Immunofluorescence and Immunohistochemistry Staining
Slides were visualized using wide-field microscopy using an upright microscope (Eclipse 90i; Nikon), and images were acquired on a CCD color digital camera (DS-U2; Nikon) using NIS Element AR v2.3 software (Nikon). To assess the cell localization with higher resolution, images were obtained with a confocal system (LSM 510 Meta; Carl Zeiss, Göttingen, Germany, http://www.zeiss.com). Images were obtained using either a 40×/0.75 numerical aperture (N.A.) Plan-Neofluar or a 63×/1.25 N.A. Plan-Neofluar oil immersion objective (Carl Zeiss). The following antibodies were used for the various staining: CD31 (1 μg/ml; BD Biosciences), cathepsin B (5 μg/ml; R&D Systems, Minneapolis, MN, http://www.rndsystems.com), single-stranded DNA (ssDNA; 1 μg/ml; clone F7-26, Millipore, Temecula, CA, http://www.millipore.com), α-smooth muscle actin (SMA; 1:100 dilution; Sigma Aldrich, St. Louis, MO, http://www.sigmaaldrich.com), CD34 (1 μg/ml), CD133 (1:100 dilution), Tie2 (1 μg/ml), VE-cadherin (1 μg/ml) and VEGFR-2 (1 μg/ml) (Santa Cruz Biotechnology, Santa Cruz, CA, http://www.scbt.com), and CD45 (1:100 dilution; BD Biosciences). Mouse IgG1 (Dako Denmark A/S, Glostrup, Denmark, http://www.dakocytomation.com) and rabbit serum (Dako Denmark A/S) were used as isotype control.
Mice were sacrificed 21 days post-tumor implantation and immediately perfused through the heart with ice-cold saline. Tumors were harvested and kept in 4% paraformaldehyde (PFA) for 4 hours at 4°C, transferred to 30% sucrose in PBS overnight at 4°C, and embedded in Jung Tissue Freezing Medium (Leica Microsystems Nussloch, Heidelberg, Germany, http://www.leica-microsystems.com), snap-frozen in isopentane immersed in liquid nitrogen, and stored at −80°C.
For immunofluorescence staining, frozen sections were fixed with ice-cold acetone or 4% PFA, blocked for 30 minutes with 10% goat serum, and incubated for 1 hour at room temperature with primary antibodies. To assess the pericyte coverage of microvessels, tumor sections were double-stained for α-SMA expression to detect pericytes and CD31 (1 μg/ml) to detect ECs. To determine the microvessels density (MVD), the number of CD31+ cells was counted. To express MVD counts microscope-independent, counts were transformed and expressed as the number of microvessels per mm2.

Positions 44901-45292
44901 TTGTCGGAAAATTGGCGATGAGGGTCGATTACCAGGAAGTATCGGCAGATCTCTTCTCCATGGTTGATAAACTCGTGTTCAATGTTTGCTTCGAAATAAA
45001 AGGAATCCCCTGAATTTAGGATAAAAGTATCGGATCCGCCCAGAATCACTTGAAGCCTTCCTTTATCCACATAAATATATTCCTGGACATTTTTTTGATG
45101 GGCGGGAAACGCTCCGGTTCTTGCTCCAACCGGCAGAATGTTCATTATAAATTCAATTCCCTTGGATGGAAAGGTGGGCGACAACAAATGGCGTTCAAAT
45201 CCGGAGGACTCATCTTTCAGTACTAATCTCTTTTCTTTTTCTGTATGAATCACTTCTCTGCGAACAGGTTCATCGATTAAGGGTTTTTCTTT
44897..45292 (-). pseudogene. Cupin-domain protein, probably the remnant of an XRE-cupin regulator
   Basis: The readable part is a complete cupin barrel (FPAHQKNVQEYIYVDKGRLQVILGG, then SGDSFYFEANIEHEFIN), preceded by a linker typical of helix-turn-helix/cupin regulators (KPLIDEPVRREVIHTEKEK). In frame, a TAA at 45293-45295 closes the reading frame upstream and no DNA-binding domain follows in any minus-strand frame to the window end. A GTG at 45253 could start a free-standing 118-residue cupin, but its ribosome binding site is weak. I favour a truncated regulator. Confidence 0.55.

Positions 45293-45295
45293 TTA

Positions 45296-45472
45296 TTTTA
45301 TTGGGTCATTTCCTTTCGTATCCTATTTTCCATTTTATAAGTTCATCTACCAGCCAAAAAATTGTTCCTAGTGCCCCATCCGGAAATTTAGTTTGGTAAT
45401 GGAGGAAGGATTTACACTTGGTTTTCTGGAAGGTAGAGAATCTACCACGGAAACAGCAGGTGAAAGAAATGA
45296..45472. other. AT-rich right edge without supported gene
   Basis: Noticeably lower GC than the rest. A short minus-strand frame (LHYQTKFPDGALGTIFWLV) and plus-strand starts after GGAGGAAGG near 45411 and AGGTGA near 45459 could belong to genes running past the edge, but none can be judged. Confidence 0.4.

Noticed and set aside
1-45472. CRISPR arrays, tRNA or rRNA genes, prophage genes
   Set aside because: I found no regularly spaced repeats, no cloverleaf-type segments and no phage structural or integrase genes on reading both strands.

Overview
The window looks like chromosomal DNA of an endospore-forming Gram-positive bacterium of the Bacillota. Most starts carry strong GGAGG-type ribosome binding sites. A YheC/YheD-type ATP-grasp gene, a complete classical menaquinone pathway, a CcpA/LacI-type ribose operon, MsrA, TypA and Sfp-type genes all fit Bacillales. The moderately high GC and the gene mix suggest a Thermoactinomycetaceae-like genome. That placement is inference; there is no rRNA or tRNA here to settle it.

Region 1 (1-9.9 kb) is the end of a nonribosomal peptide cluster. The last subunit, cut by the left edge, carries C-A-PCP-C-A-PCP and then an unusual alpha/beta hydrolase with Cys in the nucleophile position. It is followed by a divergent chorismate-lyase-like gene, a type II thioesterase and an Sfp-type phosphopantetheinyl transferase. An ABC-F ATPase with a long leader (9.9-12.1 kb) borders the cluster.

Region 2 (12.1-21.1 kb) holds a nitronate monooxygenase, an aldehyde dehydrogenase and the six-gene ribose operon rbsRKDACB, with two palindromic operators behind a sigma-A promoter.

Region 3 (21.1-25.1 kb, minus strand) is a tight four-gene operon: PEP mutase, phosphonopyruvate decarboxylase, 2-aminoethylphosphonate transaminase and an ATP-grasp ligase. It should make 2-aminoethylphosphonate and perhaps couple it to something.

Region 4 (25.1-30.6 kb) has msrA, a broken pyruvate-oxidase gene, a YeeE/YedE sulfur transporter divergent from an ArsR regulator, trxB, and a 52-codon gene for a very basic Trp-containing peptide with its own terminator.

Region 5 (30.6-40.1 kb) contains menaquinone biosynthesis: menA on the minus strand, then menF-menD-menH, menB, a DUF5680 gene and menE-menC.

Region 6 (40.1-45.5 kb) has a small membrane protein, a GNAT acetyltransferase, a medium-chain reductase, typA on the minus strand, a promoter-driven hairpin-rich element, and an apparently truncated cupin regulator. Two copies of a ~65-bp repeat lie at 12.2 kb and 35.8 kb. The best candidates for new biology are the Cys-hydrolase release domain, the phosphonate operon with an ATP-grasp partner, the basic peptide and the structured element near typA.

For immunohistochemistry staining, following incubation with primary antibodies, sections were stained with goat anti-mouse or anti-rabbit polymer, followed by detection using 3,3′ diaminobenzidine substrate solution (Dako Denmark A/S). Antibody detection in sections stained with mouse monoclonal antibodies was performed using the Zenon mouse IgG labeling kit (Invitrogen). Sections were then washed and coverslipped in mounting medium. Parallel samples were incubated with no primary antibody or an isotype as a specificity control.
Tumor lysates (ΔGli36, ΔGli36/iNHA, and ΔGli36/MSC) (50 μg) were harvested for immunoblot analysis. The following antibodies were used: total and activated PDGFR-β (1:1,000 dilution; Cell Signaling Technology, Beverly, MA, http://www.cellsignal.com), total and activated Akt (1:1,000 dilution; Cell Signaling Technology), β-tubulin (1:5,000 dilution; Sigma Aldrich), and interleukin (IL)-1R1 (1:100 dilution; Epitomics, Burlingame, CA, http://www.epitomics.com). Chemiluminescence detection was performed using Western Lightning chemiluminescence kit (Perkin Elmer, Waltham, MA, http://www.perkinelmer.com). The band intensity of specific proteins was quantified after normalization with the density of β-tubulin with MetaVue imaging software (version 6.1; Sunnyvale, CA).
Cytokine Array Analysis
RayBio Human Cytokine Array C2000 (RayBiotech, Inc., Norcross, GA, http://www.raybiotech.com) that contains antibodies targeting to 174 proteins were used to detect proteins that are differentially expressed in ΔGli36/MSC-CM in comparison to that of ΔGli36-CM and MSC-CM. One hundred microgram of conditioned media (CM) was used according to manufacturer's instructions. Signals were detected by chemiluminescence reaction and quantified using Quantity-One software (Bio-Rad Laboratories, Hercules, CA, http://www.bio-rad.com).
ECs Tube Formation Assay
Tube formation assay was performed according to manufacturer's instructions. Briefly, on the day of the assay, 10 μl of EC matrix (Millipore) was added to the ibidi μ-Slide angiogenesis dish (ibidi, Munich, Germany, http://www.ibidi.de) and incubated for 1 hour at 37°C with 5% CO2. During the incubation time, HUVEC was harvested. The cells were counted and 50 μl of cells suspension containing 5,000 cells was added to the wells containing the EC matrix. The slides were then incubated at 37°C for 6 hours. The tubes formed are visualized and captured using the Zeiss 200M phase contrast microscope at ×50 original magnification (Carl Zeiss). Tube formation was quantified after 6 hours by measuring the total tube length using ImageJ software (National Institutes of Health, Bethesda, MD, http://rsb.info.nih.gov/ij/). For checking the effect of the CM on HUVEC tube formation abilities, cells were resuspended in the respective medium, namely, ΔGli36-CM, MSC-CM, NHA-CM, ΔGli36/NHA-CM, and ΔGli36/MSC-CM.